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Scrapbook: Confrontation in West Virginia

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July 13, 2009

Confrontation in West Virginia


Larry Gibson lives on a 50-acre homestead on the side of Kayford Mountain in West Virginia that has been in his family for 200 years. More than 300 of his ancestors are buried in the cemetery on Kayford Mountain. 

The mountains of southern Appalachia are home to a rich cultural heritage, as well as some of the most bio-diverse forests on earth. They are also rich in coal, and since 1986, mountaintop removal mining (MTR) has been steadily demolishing Kayford Mountain, leaving behind the moonscape pictured below.


Larry's homestead used to be surrounded by peaks and ridges supporting deep forests and mountain streams. The Gibson's haven't moved, but their house now occupies the highest point of land around, as the surrounding 12,000 acres of Kayford Mountain have been blasted to smithereens. The Gibson's cabin is the right-most structure in the settlement pictured below. In 2007 a portion of the cemetery where the Gibson's relatives are buried was bulldozed.


For more than 20 years Larry has held out against coal company efforts to buy him out, meanwhile helping found the Keeper of the Mountains Foundation, which celebrates and nurtures mountain culture. The foundation also allows him to travel the country spreading the word about MTR. Larry welcomes concerned citizens, students, journalists, and government officials to visit his homestead to see first-hand what mountaintop removal does to the land.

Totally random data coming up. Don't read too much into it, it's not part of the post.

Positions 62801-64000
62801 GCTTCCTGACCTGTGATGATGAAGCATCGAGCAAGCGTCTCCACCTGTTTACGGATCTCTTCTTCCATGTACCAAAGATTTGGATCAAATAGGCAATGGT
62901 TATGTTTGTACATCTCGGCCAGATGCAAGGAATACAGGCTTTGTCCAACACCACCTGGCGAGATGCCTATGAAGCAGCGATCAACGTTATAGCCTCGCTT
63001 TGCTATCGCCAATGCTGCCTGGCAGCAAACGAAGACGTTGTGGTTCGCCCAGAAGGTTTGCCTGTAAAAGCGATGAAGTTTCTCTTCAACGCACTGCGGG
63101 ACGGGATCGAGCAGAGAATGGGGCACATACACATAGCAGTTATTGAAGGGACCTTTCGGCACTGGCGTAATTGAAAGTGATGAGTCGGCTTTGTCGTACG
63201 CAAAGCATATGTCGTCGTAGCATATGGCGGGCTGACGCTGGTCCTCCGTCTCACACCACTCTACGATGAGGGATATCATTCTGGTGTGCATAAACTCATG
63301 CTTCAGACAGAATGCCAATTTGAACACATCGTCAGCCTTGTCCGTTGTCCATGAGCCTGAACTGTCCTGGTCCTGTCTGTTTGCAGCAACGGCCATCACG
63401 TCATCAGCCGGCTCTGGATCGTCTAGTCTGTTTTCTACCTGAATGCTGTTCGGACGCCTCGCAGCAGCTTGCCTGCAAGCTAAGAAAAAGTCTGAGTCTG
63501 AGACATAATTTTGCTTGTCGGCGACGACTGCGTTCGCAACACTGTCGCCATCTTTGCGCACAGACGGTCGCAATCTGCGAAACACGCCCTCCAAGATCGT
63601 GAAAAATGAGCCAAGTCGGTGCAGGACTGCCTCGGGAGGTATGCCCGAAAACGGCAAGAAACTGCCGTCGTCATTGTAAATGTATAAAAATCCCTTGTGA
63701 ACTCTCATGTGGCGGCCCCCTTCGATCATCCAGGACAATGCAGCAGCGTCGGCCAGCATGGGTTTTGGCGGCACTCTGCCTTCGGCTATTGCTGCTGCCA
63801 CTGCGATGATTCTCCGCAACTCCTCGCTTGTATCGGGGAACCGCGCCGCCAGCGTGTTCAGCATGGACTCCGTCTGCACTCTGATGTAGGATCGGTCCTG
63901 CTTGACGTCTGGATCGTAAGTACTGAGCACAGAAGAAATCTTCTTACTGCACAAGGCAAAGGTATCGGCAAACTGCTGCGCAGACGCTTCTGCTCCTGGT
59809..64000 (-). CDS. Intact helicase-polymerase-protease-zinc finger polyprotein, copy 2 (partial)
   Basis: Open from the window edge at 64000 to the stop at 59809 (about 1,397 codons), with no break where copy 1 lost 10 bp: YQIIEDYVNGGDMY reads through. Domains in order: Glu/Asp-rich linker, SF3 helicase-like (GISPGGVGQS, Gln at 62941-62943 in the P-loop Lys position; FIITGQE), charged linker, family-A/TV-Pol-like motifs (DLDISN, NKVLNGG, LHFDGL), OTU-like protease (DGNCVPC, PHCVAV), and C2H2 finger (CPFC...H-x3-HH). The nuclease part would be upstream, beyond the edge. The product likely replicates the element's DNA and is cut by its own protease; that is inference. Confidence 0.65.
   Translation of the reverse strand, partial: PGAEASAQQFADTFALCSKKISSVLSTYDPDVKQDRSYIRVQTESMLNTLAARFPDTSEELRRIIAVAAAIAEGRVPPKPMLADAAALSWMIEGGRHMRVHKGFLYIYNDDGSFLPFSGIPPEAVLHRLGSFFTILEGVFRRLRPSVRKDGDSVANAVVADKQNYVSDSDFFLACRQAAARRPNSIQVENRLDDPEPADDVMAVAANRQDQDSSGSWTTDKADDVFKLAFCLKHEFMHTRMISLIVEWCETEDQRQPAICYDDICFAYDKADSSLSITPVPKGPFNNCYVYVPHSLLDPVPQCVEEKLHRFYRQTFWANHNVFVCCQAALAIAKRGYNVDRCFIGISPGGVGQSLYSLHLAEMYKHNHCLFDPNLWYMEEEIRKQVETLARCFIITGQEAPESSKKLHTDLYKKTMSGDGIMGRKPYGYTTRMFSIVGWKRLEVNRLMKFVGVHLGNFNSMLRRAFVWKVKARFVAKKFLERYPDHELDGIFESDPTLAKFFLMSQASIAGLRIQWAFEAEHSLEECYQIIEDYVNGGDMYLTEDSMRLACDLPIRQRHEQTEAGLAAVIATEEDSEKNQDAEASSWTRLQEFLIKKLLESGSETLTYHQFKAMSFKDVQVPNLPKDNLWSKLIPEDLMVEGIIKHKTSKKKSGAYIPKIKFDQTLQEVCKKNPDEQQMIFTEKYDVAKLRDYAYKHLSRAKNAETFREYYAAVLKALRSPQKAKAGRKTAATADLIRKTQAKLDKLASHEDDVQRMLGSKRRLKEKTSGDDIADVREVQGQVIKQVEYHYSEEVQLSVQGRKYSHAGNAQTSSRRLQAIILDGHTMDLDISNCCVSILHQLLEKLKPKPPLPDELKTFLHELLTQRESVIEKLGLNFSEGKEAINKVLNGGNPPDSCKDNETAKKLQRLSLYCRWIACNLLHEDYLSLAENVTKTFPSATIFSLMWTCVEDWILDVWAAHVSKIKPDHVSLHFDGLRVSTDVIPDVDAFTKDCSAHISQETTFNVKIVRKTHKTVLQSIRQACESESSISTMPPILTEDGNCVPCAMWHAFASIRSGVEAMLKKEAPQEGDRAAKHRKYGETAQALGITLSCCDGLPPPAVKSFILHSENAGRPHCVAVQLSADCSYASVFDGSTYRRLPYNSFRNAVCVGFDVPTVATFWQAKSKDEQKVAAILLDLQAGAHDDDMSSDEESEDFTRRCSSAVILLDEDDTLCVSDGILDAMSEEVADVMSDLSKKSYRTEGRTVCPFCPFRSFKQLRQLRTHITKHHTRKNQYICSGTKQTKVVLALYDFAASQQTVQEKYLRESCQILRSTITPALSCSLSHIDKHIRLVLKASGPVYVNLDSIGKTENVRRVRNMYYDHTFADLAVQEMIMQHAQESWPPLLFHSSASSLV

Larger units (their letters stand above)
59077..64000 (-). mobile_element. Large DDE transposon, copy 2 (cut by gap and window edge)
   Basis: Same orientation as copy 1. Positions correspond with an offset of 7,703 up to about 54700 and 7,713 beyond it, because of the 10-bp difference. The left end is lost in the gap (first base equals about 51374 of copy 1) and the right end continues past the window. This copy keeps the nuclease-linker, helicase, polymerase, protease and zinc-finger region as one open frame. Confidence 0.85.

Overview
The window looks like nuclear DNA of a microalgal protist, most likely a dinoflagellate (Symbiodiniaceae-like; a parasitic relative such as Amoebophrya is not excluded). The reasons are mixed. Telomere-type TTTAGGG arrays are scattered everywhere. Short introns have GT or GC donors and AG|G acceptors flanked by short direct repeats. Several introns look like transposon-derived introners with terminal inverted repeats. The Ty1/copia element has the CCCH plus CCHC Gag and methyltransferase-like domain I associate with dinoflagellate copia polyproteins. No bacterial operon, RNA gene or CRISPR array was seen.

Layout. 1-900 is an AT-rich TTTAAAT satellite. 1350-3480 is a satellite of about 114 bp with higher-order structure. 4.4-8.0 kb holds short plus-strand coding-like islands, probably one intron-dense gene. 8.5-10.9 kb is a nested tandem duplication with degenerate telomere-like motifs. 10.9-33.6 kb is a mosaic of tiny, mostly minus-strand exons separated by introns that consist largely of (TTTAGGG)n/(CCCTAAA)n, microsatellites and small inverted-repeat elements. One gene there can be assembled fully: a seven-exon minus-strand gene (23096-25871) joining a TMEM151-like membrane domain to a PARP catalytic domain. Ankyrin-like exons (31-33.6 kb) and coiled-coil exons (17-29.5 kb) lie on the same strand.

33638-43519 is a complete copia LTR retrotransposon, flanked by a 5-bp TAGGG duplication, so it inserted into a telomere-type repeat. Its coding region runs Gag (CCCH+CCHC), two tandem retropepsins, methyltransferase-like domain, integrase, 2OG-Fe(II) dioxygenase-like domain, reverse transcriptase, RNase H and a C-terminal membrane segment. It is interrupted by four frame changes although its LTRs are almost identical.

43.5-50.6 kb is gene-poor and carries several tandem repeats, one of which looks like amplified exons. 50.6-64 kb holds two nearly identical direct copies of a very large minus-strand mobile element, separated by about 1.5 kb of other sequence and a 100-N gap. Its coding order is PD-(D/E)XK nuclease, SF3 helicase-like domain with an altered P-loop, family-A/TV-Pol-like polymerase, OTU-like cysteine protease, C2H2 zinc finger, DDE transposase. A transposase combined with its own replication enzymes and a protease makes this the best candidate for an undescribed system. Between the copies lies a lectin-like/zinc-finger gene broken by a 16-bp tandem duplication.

Larry also helps host the Mountain Keepers Festival over the July 4 weekend at Stanley Heirs Park on Kayford Mountain, where people camp out, learn about the mountains, and share food, stories, music, and solidarity.

This year, a group of people dressed in T-shirts issued by the Massey Energy Company crashed the party, intimidating and verbally threatening festival-goers. They were apparently unarmed, but one half-naked man in their company rubbed meat all over himself and threatened to slit people's throats before Massey employees who were recognized as local residents led him away.

The incident was captured on video. [Viewers, note that this clip contains strong language and is not suitable for children.] State police were contacted, but by the time they arrived two hours later the intruders were nowhere to be found. The video has been forwarded to the West Virginia State Police and the U.S. Department of Justice.

It is not clear whether the intruders acted on their own or were encouraged by Massey, the largest operator of MTR sites in the state. It should also be noted that not all of the party-crashers behaved threateningly; the ones who led the shirtless man away were apparently embarrassed by his behavior, and one member of the Sierra Club's Kentucky Chapter who was in attendance reported that there was "an exchange of barbecue" before the Massey crew drove off.

What is clear is that the practice of mountaintop removal is deeply divisive to residents of southern Appalachia, often pitting neighbor against neighbor and even driving a wedge between family members. Learn more about mountaintop removal mining and how we can move beyond coal.

Kayford Mountain photos by Vivian Stockman, courtesy of the Ohio Valley Environmental Coalition.


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